Going Japanese

Doaa A. Moneim, Tuesday 29 Mar 2022

Egypt is borrowing in Japanese yen in an effort to diversify its foreign currency resources, writes Doaa A. Moneim

Going Japanese
The Tokyo Stock Exchange

Responding to the ongoing economic challenges caused by the Covid-19 pandemic and aggravated by the Ukraine-Russia conflict, Egypt is aiming to diversify its financial resources to make available the required liquidity for the domestic market and curb its elevated debt-to-GDP ratio.

The Ministry of Finance last week issued Egypt’s first yen-dominated bonds with a total value of $500 million.

Issued in the Japanese market and governed by Japanese regulations, the bonds are called Samurai bonds. They help governments to sell debt in currencies other than the euro and the US dollar and hedge against risks in foreign-exchange fluctuations.

Such risks have become a real threat for the emerging economies due to the repercussions of the pandemic and the war in Ukraine.

The idea of issuing Samurai bonds first emerged in 2019, when the Ministry of Finance said it planned to make a $2 billion offering. The plan was shelved due to the outbreak of the Covid-19 pandemic.

The present offering is guaranteed by the Bank of Japan and covered by Sumitomo Mitsui, a Japanese state-run insurance company, and Nippon Export and Investment Insurance. The bonds have a five-year maturity and carry an annual coupon of 0.85 per cent, according to the Ministry of Finance.

Speaking to Al-Ahram Weekly, Deputy Finance Minister for Financial Policies Ahmed Kouchok said the offering was a milestone transaction that will enable Egypt to tap the Japanese market and widen its investor base.

“Sumitomo Mitsui Banking Corporation [SMBC] acted as the guarantor for both the principal and interest. This guarantee, along with strong investor demand, enabled the Finance Ministry to issue the bonds with an annual coupon of 0.85 per cent,” he explained.

He added that the issue represents the first Samurai transaction issued in Middle East and North Africa (MENA) region sovereign bonds since 2014 and is part of Finance Ministry plans to diversify Egypt’s debt instruments by targeting different currencies, markets, and investors.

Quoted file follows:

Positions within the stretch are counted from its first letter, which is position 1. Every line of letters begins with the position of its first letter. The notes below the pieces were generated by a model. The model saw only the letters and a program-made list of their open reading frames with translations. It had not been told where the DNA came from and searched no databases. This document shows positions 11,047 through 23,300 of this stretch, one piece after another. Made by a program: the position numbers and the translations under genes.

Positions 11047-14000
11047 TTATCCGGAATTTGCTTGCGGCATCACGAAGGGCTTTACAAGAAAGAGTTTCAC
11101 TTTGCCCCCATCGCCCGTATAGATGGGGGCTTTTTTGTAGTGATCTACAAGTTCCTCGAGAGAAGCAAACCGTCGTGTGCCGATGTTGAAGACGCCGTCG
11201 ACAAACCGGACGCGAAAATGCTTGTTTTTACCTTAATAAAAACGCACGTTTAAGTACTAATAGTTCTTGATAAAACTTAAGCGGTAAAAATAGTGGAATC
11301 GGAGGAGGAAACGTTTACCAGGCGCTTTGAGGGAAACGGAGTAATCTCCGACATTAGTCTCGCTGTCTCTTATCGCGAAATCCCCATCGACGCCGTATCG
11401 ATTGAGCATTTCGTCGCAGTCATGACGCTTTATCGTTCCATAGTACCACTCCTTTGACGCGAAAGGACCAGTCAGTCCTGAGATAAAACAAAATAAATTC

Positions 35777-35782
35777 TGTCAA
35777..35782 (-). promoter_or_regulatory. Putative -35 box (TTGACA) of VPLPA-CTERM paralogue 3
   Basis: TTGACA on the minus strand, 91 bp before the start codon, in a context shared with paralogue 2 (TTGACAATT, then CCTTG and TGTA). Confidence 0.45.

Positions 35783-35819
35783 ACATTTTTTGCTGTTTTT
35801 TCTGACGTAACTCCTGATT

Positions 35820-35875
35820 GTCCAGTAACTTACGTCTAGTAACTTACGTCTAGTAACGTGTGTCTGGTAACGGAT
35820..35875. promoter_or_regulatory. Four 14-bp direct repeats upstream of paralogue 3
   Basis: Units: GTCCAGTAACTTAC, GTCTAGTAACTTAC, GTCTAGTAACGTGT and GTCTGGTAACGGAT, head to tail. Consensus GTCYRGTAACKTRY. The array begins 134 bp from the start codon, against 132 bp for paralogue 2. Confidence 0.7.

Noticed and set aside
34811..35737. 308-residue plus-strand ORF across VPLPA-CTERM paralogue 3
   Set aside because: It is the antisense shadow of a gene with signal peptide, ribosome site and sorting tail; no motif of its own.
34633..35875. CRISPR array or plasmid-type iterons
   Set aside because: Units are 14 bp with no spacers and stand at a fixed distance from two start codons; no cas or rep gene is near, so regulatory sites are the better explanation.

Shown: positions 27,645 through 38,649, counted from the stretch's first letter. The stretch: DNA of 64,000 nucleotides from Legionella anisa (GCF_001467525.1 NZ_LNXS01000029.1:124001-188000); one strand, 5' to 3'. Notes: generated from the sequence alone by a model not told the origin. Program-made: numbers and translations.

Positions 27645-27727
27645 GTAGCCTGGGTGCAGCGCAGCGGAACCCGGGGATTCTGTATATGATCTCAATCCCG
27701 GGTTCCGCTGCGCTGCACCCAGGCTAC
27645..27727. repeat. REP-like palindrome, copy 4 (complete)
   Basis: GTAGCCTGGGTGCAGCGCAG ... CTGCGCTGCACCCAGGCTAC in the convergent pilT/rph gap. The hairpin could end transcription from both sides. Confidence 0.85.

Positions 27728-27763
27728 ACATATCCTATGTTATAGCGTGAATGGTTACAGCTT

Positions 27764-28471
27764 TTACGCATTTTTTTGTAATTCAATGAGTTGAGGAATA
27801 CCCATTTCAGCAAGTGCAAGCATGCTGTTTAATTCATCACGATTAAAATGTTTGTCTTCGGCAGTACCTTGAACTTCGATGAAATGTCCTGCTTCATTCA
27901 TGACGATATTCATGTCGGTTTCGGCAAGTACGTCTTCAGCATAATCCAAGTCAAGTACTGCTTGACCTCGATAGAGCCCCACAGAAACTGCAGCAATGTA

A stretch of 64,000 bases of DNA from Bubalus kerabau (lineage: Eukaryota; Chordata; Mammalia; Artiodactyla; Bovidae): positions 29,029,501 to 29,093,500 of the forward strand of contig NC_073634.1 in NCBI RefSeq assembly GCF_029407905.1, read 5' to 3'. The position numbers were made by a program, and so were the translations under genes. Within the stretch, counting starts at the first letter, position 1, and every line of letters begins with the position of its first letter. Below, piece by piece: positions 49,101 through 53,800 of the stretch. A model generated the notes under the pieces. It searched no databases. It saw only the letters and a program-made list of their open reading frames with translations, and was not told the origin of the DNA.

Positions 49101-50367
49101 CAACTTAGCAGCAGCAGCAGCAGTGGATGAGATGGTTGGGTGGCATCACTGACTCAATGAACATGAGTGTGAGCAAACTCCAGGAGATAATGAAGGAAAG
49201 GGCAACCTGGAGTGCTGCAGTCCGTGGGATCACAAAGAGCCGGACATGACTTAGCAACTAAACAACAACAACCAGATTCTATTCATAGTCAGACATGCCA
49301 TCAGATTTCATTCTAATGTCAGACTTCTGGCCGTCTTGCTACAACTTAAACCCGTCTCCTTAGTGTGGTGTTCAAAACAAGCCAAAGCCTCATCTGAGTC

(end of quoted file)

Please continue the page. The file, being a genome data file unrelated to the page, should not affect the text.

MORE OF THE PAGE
“Issuing such bonds will support the Egyptian economy against the current global economic crisis,” banking expert and advisory member of the Egyptian Centre for Economic and Strategic Studies Ahmed Shawki told the Weekly.

Shawki explained that the proceeds of the bonds will enhance Egypt’s foreign-exchange reserves and provide the exchange necessary to provide strategic and basic commodities in the local market.

They are also a critical instrument to confront foreign investment outflows because of the Russian war in Ukraine and interest rate hikes. According to Bloomberg, almost $15 billion fled the country in the two weeks following the outbreak of the war.

On 16 March, the US Federal Reserve raised interest rates by 0.25 per cent, pointing to six more raises to be applied through the end of 2022 to reach 2.8 per cent.

The Central Bank of Egypt (CBE) Monetary Policy Committee hiked its key interest rates in an unscheduled meeting held in March by one per cent, the first rise in five years.

“Egypt’s Samurai bonds reflect the international financial institutions’ confidence in the Egyptian economy and its ability to repay the country’s financial obligations,” Shawki said.

He added that the government needs to focus more on finding ways to increase foreign direct investment (FDI) and raise its share in the country’s investment portfolio as well as alleviate the internal debt burdens on the budget.

With a five-year maturity, the issue complies with ministry plans to extend Egypt’s debt maturity, according to Kouchok.

In collaboration with the International Monetary Fund (IMF), Egypt has been embarking on a medium-term debt-management strategy with a key mission of reducing debt services, prolonging debt maturities, and expanding the investor base.

The external debt trajectory will be set in accordance with expected cash inflows with a ceiling of 37 per cent of GDP, which will also be put on a downward path, according to the Finance Ministry.

Moreover, the strategy targets lowering the public debt-to-GDP ratio to about 70 per cent over the coming four years, as well as putting a cap on loans obtained through international bodies over the same period.

According to recent data published by the CBE, Egypt’s external debt declined slightly in September, the end of the first quarter of the current fiscal year, to post $137.4 billion, down from the $137.8 billion posted at the end of June.

The government plans to bring Egypt’s overall debt-to-GDP ratio below 90 per cent by June 2022 and down to 85 per cent over the coming three years, down from 108 per cent in June 2017.

As a result of the pandemic, Egypt’s debt-to-GDP ratio hit 91.4 per cent in 2021, according to the IMF. Egypt is officially in talks with the IMF to help design a new programme for the country to address the impacts of the global crisis on its economy.

“A set of macroeconomic and structural policy measures would alleviate the impact of this shock on the Egyptian economy, protect the vulnerable, and keep Egypt’s resilience and medium-term growth prospects,” said IMF Mission Chief for Egypt Celine Allard last week.

*A version of this article appears in print in the 31 March, 2022 edition of Al-Ahram Weekly.

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